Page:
"a dump truck that hit a traffic signal pole, KNOCKING IT OVER onto TWO pedestrians and KILLING THEM..."

@Strangerland - Please read the article again...

-2 ( +0 / -2 )

Nothing in it that contradicts anything I've said.

1 ( +3 / -2 )

I see dump truck drivers as THE worst drivers around. They wait until only a few meters before an intersection to force their way into the far left lane because they didn't have "time" to wait in the longer left hand lane. They mow everything and everyone down just to get to their destination. And of course let's not forget the infamous flashing of their hazards which "gives them permission" to run red lights long after it has turned red. Of course I don't know what happened in this accident other than reading the article but it surprises me that there aren't more such accidents. Let's just all be safe.

0 ( +1 / -1 )

People Make Mistakes. In order to prevent and reduce death and serious injury, traffic systems can and must be designed to account for the inevitability of human error.

And yet even with all the prevention and attempts to reduce deaths by traffic accidents there is ZERO way to totally prevent them from occurring. (Oh there is one way, make everyone walk, but even then something will happen)

Sometimes accidents occur, and attempting to make them disappear is unrealistic. Accidents happen, and sometimes there is no one to blame.

Hell a typhoon blew over a telephone this past weekend in Yonaguni, going to "blame" the typhoon and expect compensation for mother nature?

It is 100% impossible to design a traffic system that is infallible because there is no way to compensate for potential human error.

0 ( +2 / -2 )

@Yubaru - I said "prevent and reduce death and injury". That can absolutely be done.

0 ( +0 / -0 )

A few months ago, a white dump truck blew past me on a major road. It was so remarkable that I noted it to my family and said wow... that guy is going to kill somebody.

About three minutes and a couple of traffic lights up the road, we came to an intersection where this truck had hit the signal pole and another vehicle. The cab of the truck was bent AROUND the pole. The driver was in front of the cab just sitting on the road and the driver of the other vehicle was out walking around. It was the same truck. Same guy. I was impressed that the pole was bent, but had sustained the collision more or less intact.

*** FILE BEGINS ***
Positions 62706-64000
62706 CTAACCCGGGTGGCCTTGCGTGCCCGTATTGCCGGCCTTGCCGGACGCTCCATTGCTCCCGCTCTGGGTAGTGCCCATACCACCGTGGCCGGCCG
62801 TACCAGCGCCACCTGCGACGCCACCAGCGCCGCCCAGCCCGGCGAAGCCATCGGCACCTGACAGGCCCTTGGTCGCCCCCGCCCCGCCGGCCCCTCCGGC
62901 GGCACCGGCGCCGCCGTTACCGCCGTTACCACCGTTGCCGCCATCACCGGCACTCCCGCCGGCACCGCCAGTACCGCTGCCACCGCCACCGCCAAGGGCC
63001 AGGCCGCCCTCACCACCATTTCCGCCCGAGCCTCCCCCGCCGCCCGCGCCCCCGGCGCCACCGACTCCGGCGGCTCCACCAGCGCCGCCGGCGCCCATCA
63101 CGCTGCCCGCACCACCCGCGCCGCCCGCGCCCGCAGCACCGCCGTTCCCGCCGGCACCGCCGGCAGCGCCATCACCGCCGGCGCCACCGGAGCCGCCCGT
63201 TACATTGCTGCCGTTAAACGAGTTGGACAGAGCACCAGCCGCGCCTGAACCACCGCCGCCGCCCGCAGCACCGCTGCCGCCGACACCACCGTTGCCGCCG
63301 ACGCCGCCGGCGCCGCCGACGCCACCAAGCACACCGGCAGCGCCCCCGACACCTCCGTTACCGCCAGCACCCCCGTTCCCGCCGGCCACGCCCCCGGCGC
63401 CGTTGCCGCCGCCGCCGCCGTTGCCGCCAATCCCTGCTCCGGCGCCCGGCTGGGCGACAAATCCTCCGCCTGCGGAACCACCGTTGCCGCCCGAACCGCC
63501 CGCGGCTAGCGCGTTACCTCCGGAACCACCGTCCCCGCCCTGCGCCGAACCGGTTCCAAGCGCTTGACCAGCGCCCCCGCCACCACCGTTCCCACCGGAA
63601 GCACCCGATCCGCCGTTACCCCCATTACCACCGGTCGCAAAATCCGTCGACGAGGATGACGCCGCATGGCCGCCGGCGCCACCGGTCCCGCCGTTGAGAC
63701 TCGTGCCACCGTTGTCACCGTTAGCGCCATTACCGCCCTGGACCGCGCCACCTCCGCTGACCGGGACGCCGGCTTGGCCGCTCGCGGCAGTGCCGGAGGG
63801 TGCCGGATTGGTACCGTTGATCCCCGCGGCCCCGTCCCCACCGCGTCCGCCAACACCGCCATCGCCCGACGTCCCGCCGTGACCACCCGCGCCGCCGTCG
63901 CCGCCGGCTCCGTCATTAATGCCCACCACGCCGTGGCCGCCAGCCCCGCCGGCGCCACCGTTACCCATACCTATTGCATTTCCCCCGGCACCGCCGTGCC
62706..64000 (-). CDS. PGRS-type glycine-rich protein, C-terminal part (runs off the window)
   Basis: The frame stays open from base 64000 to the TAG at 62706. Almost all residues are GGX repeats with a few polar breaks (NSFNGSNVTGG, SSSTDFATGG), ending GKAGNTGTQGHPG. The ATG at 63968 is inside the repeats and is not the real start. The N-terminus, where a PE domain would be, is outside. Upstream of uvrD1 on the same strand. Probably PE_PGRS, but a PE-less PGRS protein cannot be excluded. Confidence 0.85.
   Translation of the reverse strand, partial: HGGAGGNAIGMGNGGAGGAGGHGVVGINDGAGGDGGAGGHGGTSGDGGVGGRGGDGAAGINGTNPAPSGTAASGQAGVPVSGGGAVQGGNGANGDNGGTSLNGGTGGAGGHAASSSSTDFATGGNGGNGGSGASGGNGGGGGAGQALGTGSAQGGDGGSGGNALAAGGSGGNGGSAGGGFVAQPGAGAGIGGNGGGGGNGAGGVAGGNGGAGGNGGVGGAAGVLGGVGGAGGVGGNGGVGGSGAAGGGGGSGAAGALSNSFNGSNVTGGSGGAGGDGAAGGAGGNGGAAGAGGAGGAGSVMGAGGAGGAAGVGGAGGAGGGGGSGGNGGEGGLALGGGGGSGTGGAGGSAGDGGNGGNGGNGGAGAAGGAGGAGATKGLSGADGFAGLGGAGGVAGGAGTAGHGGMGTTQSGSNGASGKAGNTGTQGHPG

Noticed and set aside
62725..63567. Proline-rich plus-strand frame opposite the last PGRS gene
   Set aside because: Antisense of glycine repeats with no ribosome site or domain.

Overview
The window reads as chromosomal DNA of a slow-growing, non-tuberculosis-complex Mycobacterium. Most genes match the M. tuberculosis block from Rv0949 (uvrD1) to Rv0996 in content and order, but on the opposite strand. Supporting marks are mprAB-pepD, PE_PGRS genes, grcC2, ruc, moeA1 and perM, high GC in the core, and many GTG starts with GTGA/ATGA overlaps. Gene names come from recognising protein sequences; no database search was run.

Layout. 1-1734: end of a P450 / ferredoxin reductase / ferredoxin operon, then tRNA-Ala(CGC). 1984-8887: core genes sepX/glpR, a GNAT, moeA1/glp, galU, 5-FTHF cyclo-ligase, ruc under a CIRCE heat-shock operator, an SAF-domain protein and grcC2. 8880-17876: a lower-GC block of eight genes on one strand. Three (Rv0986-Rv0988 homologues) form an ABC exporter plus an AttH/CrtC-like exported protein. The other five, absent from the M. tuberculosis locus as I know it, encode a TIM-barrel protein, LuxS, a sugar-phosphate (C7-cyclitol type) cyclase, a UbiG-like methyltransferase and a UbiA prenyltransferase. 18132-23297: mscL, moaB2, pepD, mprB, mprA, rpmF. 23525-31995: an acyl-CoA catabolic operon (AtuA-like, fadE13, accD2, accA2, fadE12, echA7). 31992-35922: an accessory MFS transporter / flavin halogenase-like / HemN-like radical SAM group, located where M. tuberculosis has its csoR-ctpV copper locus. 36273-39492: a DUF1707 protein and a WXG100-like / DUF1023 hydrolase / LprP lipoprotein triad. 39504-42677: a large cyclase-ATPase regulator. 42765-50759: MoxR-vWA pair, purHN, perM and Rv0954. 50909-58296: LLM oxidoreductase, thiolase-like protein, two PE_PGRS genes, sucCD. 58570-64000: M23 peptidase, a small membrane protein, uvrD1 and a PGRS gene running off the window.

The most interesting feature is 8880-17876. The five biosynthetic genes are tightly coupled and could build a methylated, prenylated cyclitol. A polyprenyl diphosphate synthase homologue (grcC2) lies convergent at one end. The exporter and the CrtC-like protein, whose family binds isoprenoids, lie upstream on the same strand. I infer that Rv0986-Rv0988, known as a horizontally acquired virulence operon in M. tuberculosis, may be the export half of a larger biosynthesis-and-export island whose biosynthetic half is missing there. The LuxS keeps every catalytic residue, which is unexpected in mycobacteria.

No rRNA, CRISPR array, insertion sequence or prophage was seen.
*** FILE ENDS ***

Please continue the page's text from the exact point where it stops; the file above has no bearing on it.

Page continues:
I often rail at the fact that Japan has way too many stoplights, and speed limits seem generally to be 10 kph below any reasonable speed for traffic. But then you come across clowns like this who just don't even seem to care. No rules are going to be helpful if people just think they can ignore them.

1 ( +2 / -1 )

Maybe heavy truck drivers need extra instruction on concepts such as stopping with high weight vehicles, the idea of "stale greens", etc.

http://www.timescolonist.com/is-that-green-light-fresh-or-stale-1.24929

Is that green light fresh or stale?

Here is what good professional drivers do at intersections.

When approaching any intersection while the traffic light is solid green, it is important to identify whether the green light is "fresh" or "stale." Namely, has it recently turned green or has it been solid green for a long time? Never make a snap decision to go or stop on a surprise amber light change at an intersection. ...

0 ( +0 / -0 )

@Strangerland Thank you for your tireless efforts to attempt to bring basic logic to this board.

Dump trucks are very heavy - they wouldn't need as much speed as say a car, to knock down a pole

Indeed. We all learned about momentum in high school, no?

It's not about the speed needed to "knock down a pole" but for that speed to be transferred to the traffic pole, so that the residual speed of THE TRAFFIC POLE kills two people.

@TheGodfather Did you graduate high school?

Other than that, it seems to be an argument about what people imagined from three short paragraphs and Strangerland trying to explain that imagination is not an eyewitness account. Limited imaginations don't help either.